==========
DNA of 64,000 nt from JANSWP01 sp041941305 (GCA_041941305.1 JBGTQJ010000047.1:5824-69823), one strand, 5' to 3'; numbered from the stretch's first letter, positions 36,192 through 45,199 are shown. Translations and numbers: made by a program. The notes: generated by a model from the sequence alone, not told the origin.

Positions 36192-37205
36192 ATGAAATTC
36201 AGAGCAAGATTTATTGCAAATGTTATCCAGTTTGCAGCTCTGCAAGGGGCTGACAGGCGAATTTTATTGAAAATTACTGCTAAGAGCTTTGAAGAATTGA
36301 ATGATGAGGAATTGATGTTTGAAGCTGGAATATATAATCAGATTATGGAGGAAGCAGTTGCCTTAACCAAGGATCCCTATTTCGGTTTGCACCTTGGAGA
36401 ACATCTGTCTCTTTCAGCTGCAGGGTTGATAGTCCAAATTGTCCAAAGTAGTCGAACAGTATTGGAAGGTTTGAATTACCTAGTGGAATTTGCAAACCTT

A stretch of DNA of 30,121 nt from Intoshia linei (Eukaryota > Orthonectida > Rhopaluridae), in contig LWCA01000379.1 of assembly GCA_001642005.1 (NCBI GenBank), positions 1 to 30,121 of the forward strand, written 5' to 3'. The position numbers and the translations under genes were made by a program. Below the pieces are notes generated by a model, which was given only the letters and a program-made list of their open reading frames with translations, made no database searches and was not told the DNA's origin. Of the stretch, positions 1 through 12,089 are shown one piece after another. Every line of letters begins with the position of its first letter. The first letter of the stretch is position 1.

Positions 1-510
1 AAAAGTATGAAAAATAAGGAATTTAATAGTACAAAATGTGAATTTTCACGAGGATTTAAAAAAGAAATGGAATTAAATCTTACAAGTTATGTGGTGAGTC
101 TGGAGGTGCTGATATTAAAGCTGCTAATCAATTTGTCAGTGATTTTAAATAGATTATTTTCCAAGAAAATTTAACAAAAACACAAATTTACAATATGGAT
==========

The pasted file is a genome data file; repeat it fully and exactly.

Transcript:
DNA of 64,000 nt from JANSWP01 sp041941305 (GCA_041941305.1 JBGTQJ010000047.1:5824-69823), one strand, 5' to 3'; numbered from the stretch's first letter, positions 36,192 through 45,199 are shown. Translations and numbers: made by a program. The notes: generated by a model from the sequence alone, not told the origin.

Positions 36192-37205
36192 ATGAAATTC
36201 AGAGCAAGATTTATTGCAAATGTTATCCAGTTTGCAGCTCTGCAAGGGGCTGACAGGCGAATTTTATTGAAAATTACTGCTAAGAGCTTTGAAGAATTGA
36301 ATGATGAGGAATTGATGTTTGAAGCTGGAATATATAATCAGATTATGGAGGAAGCAGTTGCCTTAACCAAGGATCCCTATTTCGGTTTGCACCTTGGAGA
36401 ACATCTGTCTCTTTCAGCTGCAGGGTTGATAGTCCAAATTGTCCAAAGTAGTCGAACAGTATTGGAAGGTTTGAATTACCTAGTGGAATTTGCAAACCTT

A stretch of DNA of 30,121 nt from Intoshia linei (Eukaryota > Orthonectida > Rhopaluridae), in contig LWCA01000379.1 of assembly GCA_001642005.1 (NCBI GenBank), positions 1 to 30,121 of the forward strand, written 5' to 3'. The position numbers and the translations under genes were made by a program. Below the pieces are notes generated by a model, which was given only the letters and a program-made list of their open reading frames with translations, made no database searches and was not told the DNA's origin. Of the stretch, positions 1 through 12,089 are shown one piece after another. Every line of letters begins with the position of its first letter. The first letter of the stretch is position 1.

Positions 1-510
1 AAAAGTATGAAAAATAAGGAATTTAATAGTACAAAATGTGAATTTTCACGAGGATTTAAAAAAGAAATGGAATTAAATCTTACAAGTTATGTGGTGAGTC
101 TGGAGGTGCTGATATTAAAGCTGCTAATCAATTTGTCAGTGATTTTAAATAGATTATTTTCCAAGAAAATTTAACAAAAACACAAATTTACAATATGGAT